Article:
The fact that AT&T had the iPhone exclusive for over three years does count for a lot. But think about it: Android is still going strong, right? There’s still reasons for people to go Android, and the carriers still love it. Bloatware and various carrier-specific customizations are there for many reasons. Just because a carrier has gotten the iPhone doesn’t mean that it’s been a death knell for Android. And the iPhone becoming available on seemingly every carrier only means that it’s an option for more people.

And Android in and of itself, because it is really just a common OS that these disparate devices use, still represents options. It is the backbone of increasingly-capable low-cost prepaid options. It still has bigger phones than Apple may be interested in making. And for those on the cutting edge of network speed, Android has been first at 4G. It’s not as clean and crisp of an experience as iOS is, no. But just because iPhone exists doesn’t mean that Android can’t coexist. Maybe because Apple allowed Android to gestate through its AT&T deal. But there are reasons why the battle is iPhone vs. Android and not Windows Phone or BlackBerry.

The Hills Are Greener: You Down With LTE? Google Says No.

The Hills Are Greener: You Down With LTE? Google Says No.

Nov 5, 2012

The Nexus 4 has one glaring omission from its otherwise-impressive list of specs: no LTE. After all, the iPhone 5 has it, so why shouldn’t Google’s flagship Nexus phone have it, especially after the iPhone 5, which arrives fashionably late to cellular network technology, had already made the jump? Well, blame the current state of the carriers in the US.

Thanks to the CDMA and GSM protocols, and the different frequencies that even GSM carriers like AT&T and T-Mobile use, interoperability is difficult to cram into one phone model. LTE makes it even harder with many new frequencies to communicate on for each carrier. There’s no LTE equivalent for something like the iPhone, which supports the 1900 Mhz GSM band, to work on T-Mobile, for example. The best way to get LTE support is to work with the carriers, which Google is largely opposed to after bad experiences with Verizon and Sprint with the LTE-enabled Galaxy Nexus. They want to release new versions of Android immediately; the carriers want them tested and probably don’t even want phones to really be updated for too long, after all, if someone is satisfied with their current phone, what reason will they have to buy a new one?

The US market is just not used to unlocked phones yet, in part because Sprint and Verizon make it difficult to use said phones on their network, and the 2-year-contract model is a stopping point on GSM networks. T-Mobile, however, is likely a big driver of this phone. After all, the beauty of buying a phone unlocked is that it can be used on cheaper pre-paid plans, and T-Mobile has some of the most exhaustive pre-paid options, including the fabled $30 plan that offers only 100 minutes, but unlimited messaging and 5 GB of 4G data. That will likely be a big seller for the Nexus 4.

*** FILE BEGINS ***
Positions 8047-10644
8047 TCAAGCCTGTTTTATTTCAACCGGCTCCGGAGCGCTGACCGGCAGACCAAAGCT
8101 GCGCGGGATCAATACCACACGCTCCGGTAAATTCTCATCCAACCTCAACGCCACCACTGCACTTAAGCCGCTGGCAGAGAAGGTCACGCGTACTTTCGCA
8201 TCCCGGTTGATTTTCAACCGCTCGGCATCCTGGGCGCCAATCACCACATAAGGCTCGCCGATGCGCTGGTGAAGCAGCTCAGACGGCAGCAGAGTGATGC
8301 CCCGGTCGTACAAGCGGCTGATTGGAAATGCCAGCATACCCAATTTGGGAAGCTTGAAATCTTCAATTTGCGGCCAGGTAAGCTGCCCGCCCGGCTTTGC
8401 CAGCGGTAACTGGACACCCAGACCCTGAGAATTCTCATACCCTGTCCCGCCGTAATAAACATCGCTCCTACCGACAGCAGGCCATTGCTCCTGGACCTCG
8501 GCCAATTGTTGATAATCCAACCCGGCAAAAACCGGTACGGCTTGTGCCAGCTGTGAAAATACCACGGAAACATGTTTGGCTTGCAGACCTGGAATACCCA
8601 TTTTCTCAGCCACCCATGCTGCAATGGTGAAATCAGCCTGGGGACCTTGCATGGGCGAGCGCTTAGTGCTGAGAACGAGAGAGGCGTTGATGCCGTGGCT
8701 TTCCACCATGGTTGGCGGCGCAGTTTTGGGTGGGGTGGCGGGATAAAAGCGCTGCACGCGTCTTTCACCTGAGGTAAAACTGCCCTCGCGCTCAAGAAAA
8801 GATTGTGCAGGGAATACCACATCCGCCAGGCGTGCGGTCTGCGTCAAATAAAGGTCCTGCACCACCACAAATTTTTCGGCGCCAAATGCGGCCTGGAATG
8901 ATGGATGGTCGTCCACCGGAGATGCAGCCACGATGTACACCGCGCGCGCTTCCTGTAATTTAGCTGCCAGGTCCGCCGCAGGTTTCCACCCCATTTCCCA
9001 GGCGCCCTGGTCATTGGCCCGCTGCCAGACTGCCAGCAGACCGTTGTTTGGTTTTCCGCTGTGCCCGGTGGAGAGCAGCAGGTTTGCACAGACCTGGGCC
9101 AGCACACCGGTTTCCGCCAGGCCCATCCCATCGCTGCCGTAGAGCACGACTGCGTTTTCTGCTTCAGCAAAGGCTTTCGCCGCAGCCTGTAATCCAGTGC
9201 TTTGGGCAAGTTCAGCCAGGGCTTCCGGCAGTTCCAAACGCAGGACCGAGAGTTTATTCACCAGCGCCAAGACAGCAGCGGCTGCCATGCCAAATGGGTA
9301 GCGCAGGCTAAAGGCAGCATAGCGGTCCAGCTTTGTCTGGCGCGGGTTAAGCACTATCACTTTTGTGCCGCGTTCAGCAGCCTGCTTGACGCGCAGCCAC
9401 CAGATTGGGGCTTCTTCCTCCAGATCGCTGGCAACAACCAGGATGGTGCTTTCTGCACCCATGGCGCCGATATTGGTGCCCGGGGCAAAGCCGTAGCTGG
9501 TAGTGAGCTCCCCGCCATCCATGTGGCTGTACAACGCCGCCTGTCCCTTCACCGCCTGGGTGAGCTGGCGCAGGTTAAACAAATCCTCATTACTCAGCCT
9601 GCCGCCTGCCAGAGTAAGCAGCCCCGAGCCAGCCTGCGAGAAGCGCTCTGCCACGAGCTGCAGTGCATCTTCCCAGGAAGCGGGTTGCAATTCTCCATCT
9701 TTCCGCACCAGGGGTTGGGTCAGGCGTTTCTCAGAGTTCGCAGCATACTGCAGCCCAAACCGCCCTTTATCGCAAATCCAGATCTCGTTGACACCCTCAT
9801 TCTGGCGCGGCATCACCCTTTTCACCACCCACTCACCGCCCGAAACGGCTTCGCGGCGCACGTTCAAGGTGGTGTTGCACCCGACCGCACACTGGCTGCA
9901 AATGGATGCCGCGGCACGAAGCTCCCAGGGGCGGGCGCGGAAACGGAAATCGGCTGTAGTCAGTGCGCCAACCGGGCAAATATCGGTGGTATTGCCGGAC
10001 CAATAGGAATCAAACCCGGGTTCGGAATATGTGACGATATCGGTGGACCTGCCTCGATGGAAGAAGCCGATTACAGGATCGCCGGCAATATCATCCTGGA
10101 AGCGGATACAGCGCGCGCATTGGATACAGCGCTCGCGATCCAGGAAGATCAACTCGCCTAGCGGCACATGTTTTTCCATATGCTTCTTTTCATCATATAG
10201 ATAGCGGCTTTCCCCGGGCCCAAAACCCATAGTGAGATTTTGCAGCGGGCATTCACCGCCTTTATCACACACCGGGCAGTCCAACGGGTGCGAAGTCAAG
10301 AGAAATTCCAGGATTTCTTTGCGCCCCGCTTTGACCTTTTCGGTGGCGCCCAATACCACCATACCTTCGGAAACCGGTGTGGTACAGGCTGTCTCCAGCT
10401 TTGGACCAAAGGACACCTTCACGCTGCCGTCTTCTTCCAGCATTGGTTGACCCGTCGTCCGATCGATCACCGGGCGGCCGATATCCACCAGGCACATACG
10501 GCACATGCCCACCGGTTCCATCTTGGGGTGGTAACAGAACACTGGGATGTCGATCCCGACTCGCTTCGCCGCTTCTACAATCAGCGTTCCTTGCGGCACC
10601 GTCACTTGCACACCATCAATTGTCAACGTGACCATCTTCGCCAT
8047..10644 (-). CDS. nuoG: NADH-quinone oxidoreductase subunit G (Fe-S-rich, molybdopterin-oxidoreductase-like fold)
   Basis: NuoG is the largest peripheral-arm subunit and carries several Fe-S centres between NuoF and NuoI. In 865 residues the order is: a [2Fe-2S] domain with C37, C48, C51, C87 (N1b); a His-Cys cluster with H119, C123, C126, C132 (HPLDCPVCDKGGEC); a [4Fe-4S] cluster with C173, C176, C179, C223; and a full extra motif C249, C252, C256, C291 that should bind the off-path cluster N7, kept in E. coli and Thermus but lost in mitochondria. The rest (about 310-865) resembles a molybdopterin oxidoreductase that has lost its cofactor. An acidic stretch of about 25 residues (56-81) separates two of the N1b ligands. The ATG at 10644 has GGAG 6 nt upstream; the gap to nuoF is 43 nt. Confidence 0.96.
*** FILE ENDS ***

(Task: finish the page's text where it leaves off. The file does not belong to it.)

Of course, they’re selling it as a contracted option as well, at $199 on a 2-year agreement, which is silly considering the phone is $349 unlocked! However, for those looking to buy it with HSPA+ 42 on T-Mobile, that’s the only option, is to go directly through them. Why they’re not selling the phone as a driver for their prepaid plans, the only real reason for T-Mobile to still exist at this point, is unknown.

Now, is the lack of LTE something that Google should get a free pass on? No, it is a lacking feature considering that it’s becoming standard in high-end phones. But Google’s doing something different here. They’re selling a phone directly to consumers for $349, no contract. This is something that hasn’t really been tried with a flagship smartphone. If the market is going to change to be more friendly to unlocked phones, there first needs to be a demand for them, and that appears to be what Google is doing with the Nexus 4. LTE and CDMA appear to be the sacrifices to make this sea change happen.

T-Mobile Bringing Anti-Malware Pre-Installed to Android Devices

T-Mobile Bringing Anti-Malware Pre-Installed to Android Devices

Oct 25, 2012

Well, here’s some bloatware that might actually come in handy: according to Mashable, T-Mobile is partnering with ssecrity firm Lookout to load some anti-malware software on T-Moblie phones with with the LG Optimus L9 and Samsung Galaxy Tab 2 10.1 when they’re released.

Now, why would a carrier want to load anti-malware software? Well, it likely would help them out with technical support, as if people download a bad app, then they’ll likely complain to the carrier, presuming it was their fault. Such is the nature of technical suppor.t Plus, phones that don’t wind up messing up? Means that people may be more likely to buy their next phone from T-Mobile. It’s potentially a winning combination from T-Mobile, and may actually be a useful piece of pre-installed software for a change. After all, there are so many iffy permissions that it can be hard to tell what’s actually legitimate and what’s selling my contact information to every sketchy data mining firm under the sun.

Samsung’s Galaxy S II is Coming to the US, at Last. Here Are 5 Things to Know.

Samsung’s Galaxy S II is Coming to the US, at Last. Here Are 5 Things to Know.

Aug 31, 2011

The Samsung Galaxy S II has been out in Europe for months now, but the US is about to finally get their hands on the smartphone that has been a big seller across the pond. Here are 5 important things to know about the Galaxy S II’s launch in the US: